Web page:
Lightning and charge processes in brown dwarf and exoplanet atmospheres

Christiane Helling*, Paul B. Rimmer

*Corresponding author for this work

Research output: Contribution to journalArticlepeer-review

24 Citations (Scopus)


The study of the composition of brown dwarf atmospheres helped to understand their formation and evolution. Similarly, the study of exoplanet atmospheres is expected to constrain their formation and evolutionary states. We use results from three-dimensional simulations, kinetic cloud formation and kinetic ion-neutral chemistry to investigate ionization processes that will affect their atmosphere chemistry: the dayside of super-hot Jupiters is dominated by atomic hydrogen, and not H2O. Such planetary atmospheres exhibit a substantial degree of thermal ionization and clouds only form on the nightside where lightning leaves chemical tracers (e.g. HCN) for possibly long enough to be detectable. External radiation may cause exoplanets to be enshrouded in a shell of highly ionized, H3+-forming gas and a weather-driven aurora may emerge. Brown dwarfs enable us to study the role of electron beams for the emergence of an extrasolar, weather system-driven aurora-like chemistry, and the effect of strong magnetic fields on cold atmospheric gases. Electron beams trigger the formation of H3+ in the upper atmosphere of a brown dwarf (e.g. LSR-J1835), which may react with it to form hydronium, H3O+, as a longer lived chemical tracer. Brown dwarfs and super-hot gas giants may be excellent candidates to search for H3O+ as an H3+ product.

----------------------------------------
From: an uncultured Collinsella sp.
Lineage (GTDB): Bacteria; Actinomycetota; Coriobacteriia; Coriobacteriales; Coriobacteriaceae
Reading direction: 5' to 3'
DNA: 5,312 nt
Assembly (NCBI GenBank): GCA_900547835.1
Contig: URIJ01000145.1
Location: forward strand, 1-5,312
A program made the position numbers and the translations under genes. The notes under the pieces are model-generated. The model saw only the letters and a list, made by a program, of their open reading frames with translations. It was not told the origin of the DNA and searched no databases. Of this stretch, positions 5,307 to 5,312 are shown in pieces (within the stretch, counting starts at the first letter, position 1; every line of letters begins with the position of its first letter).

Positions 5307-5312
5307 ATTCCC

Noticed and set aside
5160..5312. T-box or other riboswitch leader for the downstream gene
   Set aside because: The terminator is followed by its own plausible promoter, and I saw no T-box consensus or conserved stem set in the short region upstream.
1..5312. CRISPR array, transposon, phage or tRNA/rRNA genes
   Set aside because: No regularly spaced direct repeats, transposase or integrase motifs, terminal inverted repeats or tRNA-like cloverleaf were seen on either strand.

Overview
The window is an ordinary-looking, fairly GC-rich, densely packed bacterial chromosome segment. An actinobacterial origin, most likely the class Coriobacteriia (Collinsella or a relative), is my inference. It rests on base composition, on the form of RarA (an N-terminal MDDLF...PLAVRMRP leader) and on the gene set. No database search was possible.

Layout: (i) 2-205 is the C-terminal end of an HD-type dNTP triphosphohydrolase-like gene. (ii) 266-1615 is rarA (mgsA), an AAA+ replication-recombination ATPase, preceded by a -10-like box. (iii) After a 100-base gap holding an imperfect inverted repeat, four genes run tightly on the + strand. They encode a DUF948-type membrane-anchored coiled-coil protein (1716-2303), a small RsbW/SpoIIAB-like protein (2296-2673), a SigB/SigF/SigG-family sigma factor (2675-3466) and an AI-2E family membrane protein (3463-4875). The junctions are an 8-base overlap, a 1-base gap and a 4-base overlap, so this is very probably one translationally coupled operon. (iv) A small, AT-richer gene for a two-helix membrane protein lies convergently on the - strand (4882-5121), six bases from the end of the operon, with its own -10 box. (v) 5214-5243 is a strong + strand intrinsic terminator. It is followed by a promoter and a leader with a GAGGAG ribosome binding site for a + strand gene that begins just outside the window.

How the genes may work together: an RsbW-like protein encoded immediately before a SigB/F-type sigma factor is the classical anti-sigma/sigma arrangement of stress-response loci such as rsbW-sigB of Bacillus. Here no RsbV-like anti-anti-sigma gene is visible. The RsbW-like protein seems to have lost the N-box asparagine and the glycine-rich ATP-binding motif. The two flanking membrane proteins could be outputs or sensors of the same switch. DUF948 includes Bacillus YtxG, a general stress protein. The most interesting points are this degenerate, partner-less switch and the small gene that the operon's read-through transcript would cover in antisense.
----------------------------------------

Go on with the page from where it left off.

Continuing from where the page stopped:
Original languageEnglish
Article number20180398
Number of pages17
JournalPhilosophical Transactions of the Royal Society. A, Mathematical, Physical and Engineering Sciences
Issue number2154
Early online date5 Aug 2019
Publication statusPublished - 23 Sept 2019


  • Exoplanet
  • Brown dwarf
  • Lightning
  • Charges
  • Aurora


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